The research findings also show that principals’ views of their working relationships, including climate and the level of autonomy, have an impact on retention. Interestingly, the findings suggest that principals seen as effective by teachers and their supervisors are less likely to leave—unless they are promoted. “Both findings suggest the importance of supporting principals in building their capacity to do the complex work required in their schools,” the brief states.

Building Capacity

Over the past decade, leadership standards and frameworks have increasingly recognized the growing complexity of the principal’s role.

“The world in which schools operate today is very different from the one of just a few years ago—and all signs point to more change ahead,” states the introduction to the 2015 Professional Standards for Educational Leaders (PSEL). To that end, the most recent iteration of PSEL standards incorporated a much broader range of change management, instructional, and cultural responsibilities principals need to be successful in all schools—those that are high performing, those in need of transformational change, and all those in between.

These changing standards and expectations are beginning to influence preparation programs, ongoing professional learning, and principal evaluation. NASSP’s Building Ranks™ framework, which is aligned with the PSEL and other leadership standards, reflects another important component of principal leadership. Building Ranks shows that by attending to a wide range of leadership dimensions in two key areas—Building Culture and Leading Learning—school leaders contribute to a supportive environment “where learning is at the center of what everyone does—the students as well as the adults who support their students’ learning through their own professional goals and aspirations.”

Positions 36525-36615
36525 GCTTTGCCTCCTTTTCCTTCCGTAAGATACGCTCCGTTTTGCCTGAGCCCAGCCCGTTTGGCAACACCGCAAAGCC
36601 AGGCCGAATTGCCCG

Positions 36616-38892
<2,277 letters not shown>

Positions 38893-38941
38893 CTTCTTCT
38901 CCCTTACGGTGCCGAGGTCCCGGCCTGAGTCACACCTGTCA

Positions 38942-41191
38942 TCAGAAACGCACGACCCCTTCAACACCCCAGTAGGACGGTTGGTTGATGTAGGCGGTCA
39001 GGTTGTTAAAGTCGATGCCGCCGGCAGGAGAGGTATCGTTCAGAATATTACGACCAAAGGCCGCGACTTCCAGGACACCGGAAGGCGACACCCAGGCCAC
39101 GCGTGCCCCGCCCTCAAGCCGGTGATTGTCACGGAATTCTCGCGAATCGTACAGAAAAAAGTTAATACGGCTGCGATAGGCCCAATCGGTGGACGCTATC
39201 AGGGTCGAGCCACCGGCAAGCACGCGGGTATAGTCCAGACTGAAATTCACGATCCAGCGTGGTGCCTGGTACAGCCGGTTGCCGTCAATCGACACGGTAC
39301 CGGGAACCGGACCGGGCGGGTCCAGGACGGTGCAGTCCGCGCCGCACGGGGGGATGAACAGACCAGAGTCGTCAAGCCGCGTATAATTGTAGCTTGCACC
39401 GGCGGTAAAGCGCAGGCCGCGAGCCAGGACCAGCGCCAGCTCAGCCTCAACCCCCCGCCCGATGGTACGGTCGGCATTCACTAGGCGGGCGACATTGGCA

Supporting adults within a learning community contributes to student learning in powerful ways. But it also may have an impact on the school’s overall ability to retain educators. “Some research suggests that when teaching and learning conditions are more favorable, both teachers and principals are more likely to stay,” the NASSP/LPI brief states.

The Building Ranks framework is designed to inform a broad range of professional learning models, including preparation programs and formal structures for principal coaching and mentoring. But principals also can use the framework as an ongoing tool for reflection and professional growth individually, with groups of peer principals, or with other members of their school leadership teams.

Professional learning networks (PLNs) are emerging as one of the strongest forms of peer support for building leaders. Nieskens, a 2019 Principal of the Year finalist, relies heavily on her PLN because of the rural nature of her state, she said during the conference. So does Hector Espinoza, whose own path to the principalship spans four decades, beginning as an instructional aide.